Reframing History: Slavery Came To America Much Sooner Than 1619

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Written by Dana Sanchez
reframing history
Artifacts, some made of bone, were found during an archeological dig at the slave Quarters at Evergreen Plantation on Jan.15,2000, in Edgard, La. (AP Photo/Judi Bottoni)

If you accept that slavery started in America in 1619, you’re ignoring a significant chapter of American history — the Spanish-Afro-American historical experience in Florida — says Stetson Law School Professor Ciara Torres-Spelliscy.

To commemorate the 400th anniversary of the first slaves arriving by ship at the Virginia colony, New York Times Magazine launched the 1619 Project led by reporter Nikole Hannah-Jones.

The goal of the project is to reframe the history of the U.S., understanding that 1619 is its true founding — not July 4, 1776, the officially-taught beginning of nationhood when the U.S. declared independence from Britain.

Torres-Spelliscy moved the frame again in a guest column for the Washington Post.

Spanish-speaking Black slaves helped build the U.S. in many areas that were once Spanish-occupied territories including Florida, Texas and New Mexico, she wrote.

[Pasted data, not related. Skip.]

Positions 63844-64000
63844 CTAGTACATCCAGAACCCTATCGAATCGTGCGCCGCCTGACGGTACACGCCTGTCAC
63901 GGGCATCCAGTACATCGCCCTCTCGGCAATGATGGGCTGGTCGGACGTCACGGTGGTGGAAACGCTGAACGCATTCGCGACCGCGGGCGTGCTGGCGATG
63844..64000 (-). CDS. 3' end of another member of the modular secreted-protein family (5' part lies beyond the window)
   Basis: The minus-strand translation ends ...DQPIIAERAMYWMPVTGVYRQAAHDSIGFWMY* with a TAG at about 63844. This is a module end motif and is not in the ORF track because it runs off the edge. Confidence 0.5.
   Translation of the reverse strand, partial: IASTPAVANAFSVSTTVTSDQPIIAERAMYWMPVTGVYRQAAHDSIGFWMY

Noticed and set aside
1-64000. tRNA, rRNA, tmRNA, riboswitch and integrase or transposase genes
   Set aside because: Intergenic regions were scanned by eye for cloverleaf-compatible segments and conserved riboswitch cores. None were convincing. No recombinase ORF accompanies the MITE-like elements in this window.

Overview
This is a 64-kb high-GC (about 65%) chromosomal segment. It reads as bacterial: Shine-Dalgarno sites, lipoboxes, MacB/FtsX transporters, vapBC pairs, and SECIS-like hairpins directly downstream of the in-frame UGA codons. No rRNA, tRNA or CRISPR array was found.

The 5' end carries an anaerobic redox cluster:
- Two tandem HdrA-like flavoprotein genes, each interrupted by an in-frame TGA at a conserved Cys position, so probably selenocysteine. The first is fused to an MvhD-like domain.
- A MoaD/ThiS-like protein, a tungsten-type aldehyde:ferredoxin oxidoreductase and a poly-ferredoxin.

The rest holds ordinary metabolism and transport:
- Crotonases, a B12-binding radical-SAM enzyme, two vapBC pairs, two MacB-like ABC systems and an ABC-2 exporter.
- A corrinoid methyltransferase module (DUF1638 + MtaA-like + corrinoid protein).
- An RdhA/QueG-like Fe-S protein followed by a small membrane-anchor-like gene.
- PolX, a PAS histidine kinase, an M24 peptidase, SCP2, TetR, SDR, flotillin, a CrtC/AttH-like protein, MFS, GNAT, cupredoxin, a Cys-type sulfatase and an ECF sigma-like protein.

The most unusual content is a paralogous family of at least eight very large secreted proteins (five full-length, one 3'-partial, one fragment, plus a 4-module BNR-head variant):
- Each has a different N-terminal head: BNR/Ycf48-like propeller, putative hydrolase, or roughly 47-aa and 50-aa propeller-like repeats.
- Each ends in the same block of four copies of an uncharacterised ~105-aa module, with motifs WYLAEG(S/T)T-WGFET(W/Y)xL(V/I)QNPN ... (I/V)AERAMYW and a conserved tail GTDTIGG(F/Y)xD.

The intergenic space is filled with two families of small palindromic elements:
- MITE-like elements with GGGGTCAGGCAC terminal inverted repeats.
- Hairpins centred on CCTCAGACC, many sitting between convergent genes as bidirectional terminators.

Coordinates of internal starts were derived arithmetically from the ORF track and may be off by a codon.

They preceded the African slaves by a century. “Then, adding insult to injury, these early Black slaves were erased from the standard narrative of American history.”

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Slavery in Florida reveals how a multinational slave trade built on personal greed and white supremacy forced Africans and African Americans to build North American wealth in which they would not be able to share.

Ciara Torres-Spelliscy, Washongton Post

For example, in 1526, Spanish explorer Lucas Vázquez de Ayllón brought Spaniards and African slaves to build a settlement in what was then La Florida (the current Georgia or South Carolina coast.) The settlement collapsed, the African slaves burned down the housing and went to live with Native Americans in the area.

A letter from Spain’s King Charles V dated April 20, 1537, gave Spanish explorer Hernando DeSoto permission to take 50 Africans, a third of them female, to Florida.

Black slaves helped build St. Augustine, Fla. — the oldest city in the U.S., in 1565, historian Edwin Williams reported in a 1949 article.

Florida only officially recognized its history with slavery in 2008.

“It’s good that Florida’s legislators have finally acknowledged the state’s history of slavery and prejudice,” Florida State University Prof. Diane Roberts said on an NPR interview at the time. I”t’s good that we Floridians, with our short memories, understand where we came from. Florida was, and is, part of the South. As William Faulkner said, the place where the past is never dead. It’s not even past.”

“The year 1619 is certainly important. But so too is the more complicated historical narrative of slavery in Florida that predates it,” Torres-Spelliscy wrote.